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processes and materials of science to construct their own explanation of scientific phenomena. The distinction between laboratory and traditional classroom learning is that activities are student- centered, with students actively engaged in hands- on, minds-on activities using laboratory techniques.(Lazarowitz and Tamir 1994).
Agbogun, (1991) reported that; Laboratory method
is a unique source of quality teaching and learning in science because science students are able to observe and manipulate materials to demonstrate certain aspects of the subject matter which has been learnt in class through lectures, discussions and textbooks. Hence, laboratory method provides students with opportunities to engage in processes of investigation and inquiry which is believed to enhance quality education.


Bernard, (1999) define quality education as one
were you leave able to go out into the working world and have the skills and knowledge to do the job you choose. It is also education that really improves a person’s life and sticks with them letter in life when they need it. Education should include teaching someone how to think critically and with common sense. Quality Education is a system of learning that produces well educated individuals who can handle matters of concern within their area of study proficiently.
Furthermore, it is a Processes through which trained teachers use child-centred teaching approaches in well-managed classrooms and schools and skilful assessment to facilitate learning and reduce
disparities which in turn bring aboutOutcomes
that encompass knowledge, skills and attitudes, and
are linked to national goals for education and positive participation in society. The system should in addition impose desirable qualities such as moral ethics in the individuals.(UNICEF, 2000).


Laboratory has been described as a room or a building specially built for teaching by
demonstration of theoretical phenomenon into practical terms. With the laboratory experience,
students will be able to translate what they have read in their texts to practical realities, thereby
enhancing their understanding of the learnt
concepts. Farombi (1998) in Yara (2010) argued the saying that seeing is believing is the effect of using laboratories in the teaching and learning of science and other science related disciplines as students tend to understand and recall what they see more than what they hear. Laboratory is very important and essential to the teaching of science and success of any science course is much dependent on the laboratory provision made for it. Lending credence to this statement, Ogunniyi (1982) in Yara (2010) said that there is a general consensus among science educators that laboratory occupies a central position in science instruction. It could be conceptualized as a place, where theoretical work is practicalized and practicals in any learning experiences involve students in activities such as observing, counting, measuring, experimenting, recording and carrying out fieldwork. These activities could not be easily carried out, where the laboratory is not well equipped. There is usually a strong move to emphasize the dependence of science teaching on the existence of a well-equipped science laboratory.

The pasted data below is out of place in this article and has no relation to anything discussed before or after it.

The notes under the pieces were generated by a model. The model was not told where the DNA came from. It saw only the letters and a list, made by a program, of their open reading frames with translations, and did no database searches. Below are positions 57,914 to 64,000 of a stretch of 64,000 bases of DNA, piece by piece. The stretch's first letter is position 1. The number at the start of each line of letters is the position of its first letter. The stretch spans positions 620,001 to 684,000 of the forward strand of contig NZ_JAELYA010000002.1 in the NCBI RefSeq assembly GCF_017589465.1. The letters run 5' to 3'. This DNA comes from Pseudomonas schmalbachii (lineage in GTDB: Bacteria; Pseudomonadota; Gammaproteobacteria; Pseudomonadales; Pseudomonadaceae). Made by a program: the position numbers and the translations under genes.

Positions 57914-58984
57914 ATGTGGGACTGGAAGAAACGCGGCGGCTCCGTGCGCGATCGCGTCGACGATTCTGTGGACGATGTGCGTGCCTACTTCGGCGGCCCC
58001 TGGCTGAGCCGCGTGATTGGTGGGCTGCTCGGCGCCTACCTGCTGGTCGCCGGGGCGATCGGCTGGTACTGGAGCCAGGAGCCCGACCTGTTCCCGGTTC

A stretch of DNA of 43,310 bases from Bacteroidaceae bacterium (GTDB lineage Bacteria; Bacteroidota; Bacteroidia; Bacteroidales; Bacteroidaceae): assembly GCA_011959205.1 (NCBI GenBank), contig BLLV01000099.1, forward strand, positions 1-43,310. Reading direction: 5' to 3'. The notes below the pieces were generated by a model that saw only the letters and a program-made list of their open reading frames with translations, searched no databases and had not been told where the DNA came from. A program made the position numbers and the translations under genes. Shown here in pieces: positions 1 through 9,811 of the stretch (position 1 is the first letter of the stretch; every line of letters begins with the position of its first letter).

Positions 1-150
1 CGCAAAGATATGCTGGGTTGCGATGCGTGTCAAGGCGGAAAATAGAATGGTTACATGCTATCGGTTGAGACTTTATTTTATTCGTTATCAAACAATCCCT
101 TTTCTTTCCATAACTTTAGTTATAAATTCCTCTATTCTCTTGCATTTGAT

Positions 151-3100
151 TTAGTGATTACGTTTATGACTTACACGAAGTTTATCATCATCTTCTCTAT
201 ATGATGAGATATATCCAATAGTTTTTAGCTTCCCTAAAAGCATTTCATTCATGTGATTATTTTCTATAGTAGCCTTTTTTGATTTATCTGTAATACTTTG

Laboratory activities have long had a distinctive and central role in the science curriculum and science
educators have suggested that many benefits accrue from engaging students in science laboratory
activities (Hofstein and Lunetta, 2004; Tobin 1990; Hodson, 1993; Lazarowitz and Tamir, 1994;
Garnett et al., 1995; 26
Lunetta 1998; Hofstein, 2004; Lunetta et al., 2007).
At the beginning of the twenty-first century we are entering a new era of reform in science education. Both the content and pedagogy of science learning and teaching are being scrutinized, and new standards intended to shape and rejuvenate science education are emerging (National Research Council,